“Time-Lapse Trends” is a video blog series which draws attention to some of the many exciting trends in time-lapse production. We feature a new trend in each instalment, to demonstrate the scope of the medium and the various ways in which it is applied, ranging from the popular to the more obscure.
So Christmas has come and gone and we’re now celebrating another year over, with a new one just beginning. As with any other annual event, a whole host of New Year celebrations are rendered through different forms of media in a myriad of creative ways.
Many cultures celebrate this event in a similar manner – with fireworks and champagne (and a New Year’s Day hangover?)
As we have covered in a previous blog about another yearly event – Bonfire Night, time-lapse can be a wonderful way in which to preserve these special moments that can be so fleeting. After all, following the countdown to 12.00am on New Year’s Eve, the fireworks erupt and that’s it for another year.
Evan Soloff’s time-lapse (below) plays around with the camera’s shutter speed to create some interesting light displays while a couple’s wedding celebrations take place in the picturesque venue behind him.
Lighting firework fountains and sparklers is a great visual way to mark a special moment and time-lapse enables photographers to preserve and relive them, again and again.
For some more spectacular light work through time-lapse, check out this New Year Torchlight 2011 in Val d’lsère.
Utilising time-lapse in combination with other practical tools can also help to add a little flare to this type of event capture (pun intended).
This New Year’s Eve time-lapse taken in Sydney in 2014, emphasises the scale of the capital city’s celebrations by panning left and right across the harbour. While capturing at regular intervals, a rotating base for the camera widens the scope of the lens, representing the entirety of the event.
Of course, not everyone follows the same routine when celebrating the changing of the calendar.
As shown in this time-lapse video, many people celebrate watching live music events. American rock band The Flaming Lips, put on an annual New Year’s Eve party, which draws in quite the crowd. (We’d recommend turning down your speakers/ headphones before watching!)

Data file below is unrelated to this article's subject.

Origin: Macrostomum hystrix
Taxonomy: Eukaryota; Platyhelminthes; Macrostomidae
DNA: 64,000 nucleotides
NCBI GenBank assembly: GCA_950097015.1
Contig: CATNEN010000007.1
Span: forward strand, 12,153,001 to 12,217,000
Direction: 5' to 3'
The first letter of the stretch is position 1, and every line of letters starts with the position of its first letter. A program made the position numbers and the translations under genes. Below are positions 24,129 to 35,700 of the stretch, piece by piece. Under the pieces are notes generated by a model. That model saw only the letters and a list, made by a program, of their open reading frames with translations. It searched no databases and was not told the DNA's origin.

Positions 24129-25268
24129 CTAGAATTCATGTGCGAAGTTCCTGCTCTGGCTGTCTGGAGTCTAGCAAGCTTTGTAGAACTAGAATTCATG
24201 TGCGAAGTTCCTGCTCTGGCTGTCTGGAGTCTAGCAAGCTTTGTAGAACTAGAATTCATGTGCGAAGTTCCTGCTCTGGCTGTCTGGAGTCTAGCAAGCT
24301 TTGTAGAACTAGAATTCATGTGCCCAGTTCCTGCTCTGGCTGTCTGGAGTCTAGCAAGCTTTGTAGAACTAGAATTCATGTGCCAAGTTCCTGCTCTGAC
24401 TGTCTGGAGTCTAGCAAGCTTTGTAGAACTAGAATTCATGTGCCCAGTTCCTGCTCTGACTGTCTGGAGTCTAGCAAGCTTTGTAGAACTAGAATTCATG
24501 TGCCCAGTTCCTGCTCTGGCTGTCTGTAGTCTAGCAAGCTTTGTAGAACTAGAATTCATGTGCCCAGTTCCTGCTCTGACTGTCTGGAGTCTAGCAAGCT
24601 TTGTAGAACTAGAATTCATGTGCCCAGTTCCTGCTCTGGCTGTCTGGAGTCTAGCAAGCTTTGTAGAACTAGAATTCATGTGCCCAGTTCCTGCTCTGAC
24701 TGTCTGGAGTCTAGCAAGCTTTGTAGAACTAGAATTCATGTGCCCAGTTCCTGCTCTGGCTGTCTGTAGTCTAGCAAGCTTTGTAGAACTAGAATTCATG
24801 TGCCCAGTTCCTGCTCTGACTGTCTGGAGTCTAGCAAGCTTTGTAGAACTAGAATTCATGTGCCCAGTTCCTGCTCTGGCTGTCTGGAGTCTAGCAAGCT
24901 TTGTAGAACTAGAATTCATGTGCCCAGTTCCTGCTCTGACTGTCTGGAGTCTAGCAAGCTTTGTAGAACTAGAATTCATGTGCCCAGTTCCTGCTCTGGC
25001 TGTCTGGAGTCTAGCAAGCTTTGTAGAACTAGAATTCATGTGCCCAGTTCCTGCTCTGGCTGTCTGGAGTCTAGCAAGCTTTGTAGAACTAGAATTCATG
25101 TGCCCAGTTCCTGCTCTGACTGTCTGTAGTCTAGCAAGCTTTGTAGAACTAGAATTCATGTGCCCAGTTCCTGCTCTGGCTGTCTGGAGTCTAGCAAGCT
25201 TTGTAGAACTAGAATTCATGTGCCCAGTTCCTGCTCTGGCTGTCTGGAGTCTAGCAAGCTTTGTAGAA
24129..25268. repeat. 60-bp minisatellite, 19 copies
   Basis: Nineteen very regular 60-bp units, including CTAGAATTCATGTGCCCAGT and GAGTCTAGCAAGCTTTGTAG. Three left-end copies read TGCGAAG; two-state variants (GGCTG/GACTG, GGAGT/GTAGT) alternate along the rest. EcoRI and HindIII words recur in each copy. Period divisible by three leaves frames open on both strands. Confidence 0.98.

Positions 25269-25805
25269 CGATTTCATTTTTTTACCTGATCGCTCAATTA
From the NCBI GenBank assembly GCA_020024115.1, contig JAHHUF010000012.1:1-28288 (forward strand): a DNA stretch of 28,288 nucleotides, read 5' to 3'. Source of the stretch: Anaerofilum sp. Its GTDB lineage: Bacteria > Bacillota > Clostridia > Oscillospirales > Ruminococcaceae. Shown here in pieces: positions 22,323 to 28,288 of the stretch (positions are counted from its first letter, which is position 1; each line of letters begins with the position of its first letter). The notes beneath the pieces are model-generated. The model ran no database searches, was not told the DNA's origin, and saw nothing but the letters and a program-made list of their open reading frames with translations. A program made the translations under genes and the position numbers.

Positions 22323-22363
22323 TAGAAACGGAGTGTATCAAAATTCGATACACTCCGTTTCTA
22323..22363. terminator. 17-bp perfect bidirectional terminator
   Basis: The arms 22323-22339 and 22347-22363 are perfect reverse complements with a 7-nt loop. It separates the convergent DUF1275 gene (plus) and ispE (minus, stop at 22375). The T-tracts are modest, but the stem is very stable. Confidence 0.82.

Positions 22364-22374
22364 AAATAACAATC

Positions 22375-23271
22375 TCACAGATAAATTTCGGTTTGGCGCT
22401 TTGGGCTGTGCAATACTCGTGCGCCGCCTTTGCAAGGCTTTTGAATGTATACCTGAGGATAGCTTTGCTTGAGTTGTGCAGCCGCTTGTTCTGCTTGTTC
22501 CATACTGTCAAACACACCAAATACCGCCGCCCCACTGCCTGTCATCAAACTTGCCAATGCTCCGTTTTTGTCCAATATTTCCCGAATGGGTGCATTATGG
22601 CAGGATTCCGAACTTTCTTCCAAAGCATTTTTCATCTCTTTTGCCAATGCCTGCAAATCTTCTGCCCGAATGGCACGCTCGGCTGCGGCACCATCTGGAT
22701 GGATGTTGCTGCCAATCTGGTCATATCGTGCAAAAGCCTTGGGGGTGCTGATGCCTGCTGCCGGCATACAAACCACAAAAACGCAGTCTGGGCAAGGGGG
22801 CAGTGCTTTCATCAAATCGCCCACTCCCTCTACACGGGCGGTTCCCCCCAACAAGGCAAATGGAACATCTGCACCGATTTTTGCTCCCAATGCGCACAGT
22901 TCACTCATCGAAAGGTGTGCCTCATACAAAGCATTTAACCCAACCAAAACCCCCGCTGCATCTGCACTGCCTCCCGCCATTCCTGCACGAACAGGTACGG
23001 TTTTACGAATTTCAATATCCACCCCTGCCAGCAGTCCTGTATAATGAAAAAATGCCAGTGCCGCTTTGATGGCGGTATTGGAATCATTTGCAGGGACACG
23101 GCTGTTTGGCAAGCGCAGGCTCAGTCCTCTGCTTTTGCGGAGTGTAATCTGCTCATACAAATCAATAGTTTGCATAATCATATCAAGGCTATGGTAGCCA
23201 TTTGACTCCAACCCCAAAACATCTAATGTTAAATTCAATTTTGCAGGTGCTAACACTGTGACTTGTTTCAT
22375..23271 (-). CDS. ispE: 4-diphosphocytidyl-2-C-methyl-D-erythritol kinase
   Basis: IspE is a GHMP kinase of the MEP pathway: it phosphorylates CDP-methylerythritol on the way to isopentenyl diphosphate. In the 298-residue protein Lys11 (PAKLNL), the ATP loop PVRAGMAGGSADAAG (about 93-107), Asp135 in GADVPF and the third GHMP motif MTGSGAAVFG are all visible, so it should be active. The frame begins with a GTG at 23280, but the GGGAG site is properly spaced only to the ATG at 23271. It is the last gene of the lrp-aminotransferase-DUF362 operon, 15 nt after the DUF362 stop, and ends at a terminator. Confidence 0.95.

As we have covered extensively elsewhere, the versatility of the time-lapse medium offers up many opportunities for both internal and external events. As part of a professional service, remote access to a camera system on site allows for full control over particular settings to ensure that the bright lights, that are par for the course on New Year’s Eve, are captured at optimum quality.
Enjoying celebrations at home are also an option on New Year’s Eve – and as a result, a trend subject for time-lapse capture.
Simon Sepulchre’s (above) ‘New Year’s Eve 2013 Party Time Lapse’ presents a stylish perspective of a home gathering. The post-production, adding colour isolation and snippets of text, creates a personalised memory of the occasion.
As you may have noticed, the footage features a humorous combination of both engagement with the camera and candid goings on.
A new calendar year can also be a time for reflection, thinking about the time that has passed.
‘A Year in Timelapse’ by Ron Risman, shows the passing of the four seasons in a year in just over three minutes. Some years do seem to go by in the blink of an eye but perhaps not that quickly. There’s some really nice techniques used here, including tilt shifts, rapid interval capture and stylish framing.